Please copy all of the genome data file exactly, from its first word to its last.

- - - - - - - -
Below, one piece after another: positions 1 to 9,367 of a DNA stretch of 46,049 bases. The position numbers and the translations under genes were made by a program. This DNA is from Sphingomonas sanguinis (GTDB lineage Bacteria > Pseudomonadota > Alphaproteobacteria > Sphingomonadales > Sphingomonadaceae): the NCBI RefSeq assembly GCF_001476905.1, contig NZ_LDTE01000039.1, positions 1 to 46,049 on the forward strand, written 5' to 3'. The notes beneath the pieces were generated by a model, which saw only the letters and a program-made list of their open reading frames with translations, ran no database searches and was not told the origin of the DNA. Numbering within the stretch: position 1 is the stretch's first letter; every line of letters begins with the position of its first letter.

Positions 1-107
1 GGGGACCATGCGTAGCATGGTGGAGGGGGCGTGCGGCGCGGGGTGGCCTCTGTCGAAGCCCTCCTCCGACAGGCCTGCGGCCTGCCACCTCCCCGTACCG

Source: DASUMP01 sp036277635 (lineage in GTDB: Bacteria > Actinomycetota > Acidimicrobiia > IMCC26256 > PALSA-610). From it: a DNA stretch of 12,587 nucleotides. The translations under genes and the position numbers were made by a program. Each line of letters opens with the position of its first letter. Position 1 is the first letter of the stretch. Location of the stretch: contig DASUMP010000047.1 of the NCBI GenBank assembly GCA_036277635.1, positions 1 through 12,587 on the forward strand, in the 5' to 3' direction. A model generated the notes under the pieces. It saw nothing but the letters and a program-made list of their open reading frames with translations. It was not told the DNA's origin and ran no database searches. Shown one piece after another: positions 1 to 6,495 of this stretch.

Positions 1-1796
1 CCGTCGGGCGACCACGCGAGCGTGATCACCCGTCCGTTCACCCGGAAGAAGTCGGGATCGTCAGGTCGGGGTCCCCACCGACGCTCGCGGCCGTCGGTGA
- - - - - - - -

Below, one piece after another: positions 1 to 9,367 of a DNA stretch of 46,049 bases. The position numbers and the translations under genes were made by a program. This DNA is from Sphingomonas sanguinis (GTDB lineage Bacteria > Pseudomonadota > Alphaproteobacteria > Sphingomonadales > Sphingomonadaceae): the NCBI RefSeq assembly GCF_001476905.1, contig NZ_LDTE01000039.1, positions 1 to 46,049 on the forward strand, written 5' to 3'. The notes beneath the pieces were generated by a model, which saw only the letters and a program-made list of their open reading frames with translations, ran no database searches and was not told the origin of the DNA. Numbering within the stretch: position 1 is the stretch's first letter; every line of letters begins with the position of its first letter.

Positions 1-107
1 GGGGACCATGCGTAGCATGGTGGAGGGGGCGTGCGGCGCGGGGTGGCCTCTGTCGAAGCCCTCCTCCGACAGGCCTGCGGCCTGCCACCTCCCCGTACCG

Source: DASUMP01 sp036277635 (lineage in GTDB: Bacteria > Actinomycetota > Acidimicrobiia > IMCC26256 > PALSA-610). From it: a DNA stretch of 12,587 nucleotides. The translations under genes and the position numbers were made by a program. Each line of letters opens with the position of its first letter. Position 1 is the first letter of the stretch. Location of the stretch: contig DASUMP010000047.1 of the NCBI GenBank assembly GCA_036277635.1, positions 1 through 12,587 on the forward strand, in the 5' to 3' direction. A model generated the notes under the pieces. It saw nothing but the letters and a program-made list of their open reading frames with translations. It was not told the DNA's origin and ran no database searches. Shown one piece after another: positions 1 to 6,495 of this stretch.

Positions 1-1796
1 CCGTCGGGCGACCACGCGAGCGTGATCACCCGTCCGTTCACCCGGAAGAAGTCGGGATCGTCAGGTCGGGGTCCCCACCGACGCTCGCGGCCGTCGGTGA